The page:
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UK’s NICE Outlines Standards That AI and Data-Driven Medtech Should Meet For NHS Uptake

This article is powered by Medtech Insight

Executive Summary

NICE, the body that produces health technology assessment guidance for England and Wales, has earlier this month introduced updates to its evidence standards guidance for developers of digital technologies based on artificial intelligence (AI) and on adaptive algorithms.

On 9 August, the UK National Institute for Health and Care Excellence (NICE) brought in changes to its evidence standards framework (ESF) for digital technologies to include guidance on AI-based products and bring HTA guidelines more in line with regulatory requirements following consultation with experts at Imperial College London, The University of Birmingham and the Alan Turing Institute, the UK’s national institute for data science and artificial intelligence.

The organization describes the framework updates outline as a “subset of early deployment standards” that companies can use within evidence generation programmes for digital health technologies (DHTs) and that will make the ESF guidance document more user-friendly. .

NICE defines a data-driven DHT as one that:

  • Contains algorithms that were trained using patient data or datasets, which could be adaptive, meaning they change over time, or fixed; and

  • Uses decision thresholds or cut-off values (such as for diagnosing a condition or triaging patients for different treatments) that were created using patient data or datasets.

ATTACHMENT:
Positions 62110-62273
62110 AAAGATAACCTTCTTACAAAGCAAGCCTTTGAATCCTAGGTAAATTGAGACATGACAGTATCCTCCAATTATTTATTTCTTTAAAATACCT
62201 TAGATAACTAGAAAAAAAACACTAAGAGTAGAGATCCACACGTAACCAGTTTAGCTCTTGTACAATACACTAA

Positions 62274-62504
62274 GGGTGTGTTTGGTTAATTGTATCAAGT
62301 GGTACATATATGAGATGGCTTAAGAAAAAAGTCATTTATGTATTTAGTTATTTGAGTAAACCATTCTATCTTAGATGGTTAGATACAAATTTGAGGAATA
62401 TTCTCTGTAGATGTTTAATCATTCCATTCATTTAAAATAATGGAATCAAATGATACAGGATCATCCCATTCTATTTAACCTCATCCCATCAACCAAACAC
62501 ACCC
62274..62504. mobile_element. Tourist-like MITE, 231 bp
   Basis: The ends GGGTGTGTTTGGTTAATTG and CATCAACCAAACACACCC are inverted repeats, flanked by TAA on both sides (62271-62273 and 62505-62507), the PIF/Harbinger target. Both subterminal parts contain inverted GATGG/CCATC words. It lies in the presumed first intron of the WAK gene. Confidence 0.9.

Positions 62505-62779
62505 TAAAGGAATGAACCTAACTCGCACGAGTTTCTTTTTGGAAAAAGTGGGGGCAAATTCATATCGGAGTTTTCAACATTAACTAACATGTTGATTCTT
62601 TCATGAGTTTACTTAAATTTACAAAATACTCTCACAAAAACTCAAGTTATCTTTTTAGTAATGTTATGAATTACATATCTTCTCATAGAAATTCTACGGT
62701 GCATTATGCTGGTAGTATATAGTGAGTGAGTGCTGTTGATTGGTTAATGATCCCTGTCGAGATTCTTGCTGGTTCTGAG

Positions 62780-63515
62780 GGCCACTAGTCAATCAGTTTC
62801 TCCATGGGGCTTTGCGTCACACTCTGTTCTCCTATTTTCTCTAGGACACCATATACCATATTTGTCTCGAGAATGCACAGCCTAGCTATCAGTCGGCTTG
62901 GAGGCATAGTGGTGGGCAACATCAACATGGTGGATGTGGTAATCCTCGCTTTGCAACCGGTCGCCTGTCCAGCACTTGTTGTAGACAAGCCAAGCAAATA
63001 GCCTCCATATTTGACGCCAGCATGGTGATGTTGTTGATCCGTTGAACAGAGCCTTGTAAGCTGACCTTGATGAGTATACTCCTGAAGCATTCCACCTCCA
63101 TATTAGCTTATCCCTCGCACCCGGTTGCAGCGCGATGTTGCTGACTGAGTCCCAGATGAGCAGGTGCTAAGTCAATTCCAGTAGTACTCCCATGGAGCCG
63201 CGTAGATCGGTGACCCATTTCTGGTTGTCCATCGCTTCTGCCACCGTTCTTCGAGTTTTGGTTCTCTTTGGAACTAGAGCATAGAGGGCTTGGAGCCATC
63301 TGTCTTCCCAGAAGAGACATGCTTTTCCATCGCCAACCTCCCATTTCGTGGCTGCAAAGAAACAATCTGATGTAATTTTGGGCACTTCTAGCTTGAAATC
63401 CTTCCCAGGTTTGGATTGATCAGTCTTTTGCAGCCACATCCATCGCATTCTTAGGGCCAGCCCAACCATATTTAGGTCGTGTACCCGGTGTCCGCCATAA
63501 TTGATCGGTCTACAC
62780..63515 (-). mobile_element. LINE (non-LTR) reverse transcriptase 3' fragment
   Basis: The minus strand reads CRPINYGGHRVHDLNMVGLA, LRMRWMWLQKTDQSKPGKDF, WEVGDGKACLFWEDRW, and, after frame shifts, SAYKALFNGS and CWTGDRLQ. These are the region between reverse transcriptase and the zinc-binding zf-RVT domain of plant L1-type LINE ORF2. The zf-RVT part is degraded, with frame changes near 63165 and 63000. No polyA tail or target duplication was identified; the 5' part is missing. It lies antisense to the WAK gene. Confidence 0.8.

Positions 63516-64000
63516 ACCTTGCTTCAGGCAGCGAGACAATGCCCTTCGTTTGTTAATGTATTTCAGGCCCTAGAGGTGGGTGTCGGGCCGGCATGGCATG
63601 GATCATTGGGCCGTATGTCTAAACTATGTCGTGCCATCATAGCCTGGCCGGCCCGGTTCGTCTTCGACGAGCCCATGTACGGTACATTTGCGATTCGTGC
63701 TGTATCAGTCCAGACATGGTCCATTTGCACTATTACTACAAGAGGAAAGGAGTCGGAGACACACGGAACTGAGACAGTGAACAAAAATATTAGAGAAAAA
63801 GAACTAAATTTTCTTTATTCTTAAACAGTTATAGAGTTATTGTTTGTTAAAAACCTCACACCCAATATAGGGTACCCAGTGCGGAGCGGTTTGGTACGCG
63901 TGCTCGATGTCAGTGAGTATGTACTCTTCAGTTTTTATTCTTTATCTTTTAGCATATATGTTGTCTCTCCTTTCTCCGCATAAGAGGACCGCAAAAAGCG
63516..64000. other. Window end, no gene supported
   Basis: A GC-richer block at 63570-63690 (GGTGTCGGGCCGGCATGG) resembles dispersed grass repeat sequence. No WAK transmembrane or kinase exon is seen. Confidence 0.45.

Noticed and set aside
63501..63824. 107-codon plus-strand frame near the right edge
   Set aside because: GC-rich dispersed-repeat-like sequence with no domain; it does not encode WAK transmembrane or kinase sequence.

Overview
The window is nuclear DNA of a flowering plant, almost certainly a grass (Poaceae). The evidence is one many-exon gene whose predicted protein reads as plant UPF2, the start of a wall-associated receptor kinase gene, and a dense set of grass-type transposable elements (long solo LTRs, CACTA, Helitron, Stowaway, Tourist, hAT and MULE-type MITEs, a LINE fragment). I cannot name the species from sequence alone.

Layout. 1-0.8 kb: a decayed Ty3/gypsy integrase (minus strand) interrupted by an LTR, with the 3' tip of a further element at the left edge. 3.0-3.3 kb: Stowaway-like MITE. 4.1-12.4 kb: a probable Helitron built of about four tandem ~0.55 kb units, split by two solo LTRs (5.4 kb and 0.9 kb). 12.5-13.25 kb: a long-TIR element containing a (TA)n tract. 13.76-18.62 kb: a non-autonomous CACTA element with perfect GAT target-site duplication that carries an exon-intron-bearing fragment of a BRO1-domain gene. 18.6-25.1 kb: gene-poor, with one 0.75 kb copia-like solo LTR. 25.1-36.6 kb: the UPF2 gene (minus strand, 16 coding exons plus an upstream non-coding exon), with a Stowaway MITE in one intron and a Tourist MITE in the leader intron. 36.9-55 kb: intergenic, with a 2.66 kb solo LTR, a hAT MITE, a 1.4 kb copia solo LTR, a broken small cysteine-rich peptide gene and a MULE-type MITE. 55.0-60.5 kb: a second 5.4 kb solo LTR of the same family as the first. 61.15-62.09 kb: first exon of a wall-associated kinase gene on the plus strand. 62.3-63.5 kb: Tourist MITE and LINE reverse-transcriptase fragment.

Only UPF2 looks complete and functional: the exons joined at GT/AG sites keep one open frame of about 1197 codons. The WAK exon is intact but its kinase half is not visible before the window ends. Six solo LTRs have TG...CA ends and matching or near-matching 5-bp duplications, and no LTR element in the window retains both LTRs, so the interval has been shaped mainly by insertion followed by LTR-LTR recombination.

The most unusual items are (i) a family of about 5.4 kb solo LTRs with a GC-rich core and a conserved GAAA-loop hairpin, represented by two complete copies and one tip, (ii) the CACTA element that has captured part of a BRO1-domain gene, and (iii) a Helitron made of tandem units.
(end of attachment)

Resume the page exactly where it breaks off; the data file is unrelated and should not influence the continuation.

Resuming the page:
Framework “Too Prescriptive”

While the latest updates are intended to provide clarity for product developers incorporating AI into their products, Medtech Insight was told by trade body the Association of British HealthTech Industries (ABHI) that the framework could be a barrier to innovation.

Andrew Davies, digital health lead at ABHI, told Medtech Insight that NICE’s ESF requires companies to have generated “an extremely high bar of evidence” prior to the product having been deployed on the NHS, which requires a heavy degree of investment.

“While in principle we support the high standards of evidence requirements proposed, we are concerned that they are too prescriptive for both innovators and commissioners and not sensitive to the challenges faced during evaluations of DHTs,” Davies explained.

In particular, ABHI cited concerns around the capacity and potential expertise of evaluators at both a local and NHS commissioning level to evaluate products using the framework.

Davies pointed out the potential for AI-enabled products to address workforce issues in the NHS and said it is “vital that maximum use is made of the early deployment framework”, as outlined in section D of the NICE ESF.

The early deployment subset of the ESF applies to DHTs that are at an early development stage and are therefore unlikely to meet the standards set out in the framework. To combat this challenge, products that fall into the early deployment category can instead be evaluated through NHS-led evidence-generation programs.

These programs support the piloting or early roll-out of a technology with the aim of gathering data that demonstrate the DHT’s effectiveness, place in the care pathway and economic impact.

Other Issues Identified

NICE consulted with medtech development companies as well as digital health organizations while developing the ESF updates.

In a separate document, the HTA body outlined some of the main feedback it received from consultees and the changes that it made prior to releasing the final guidance.

Of the 50 responses to the public consultation received, 55% agreed that the ESF would not create barriers to innovation, NICE said.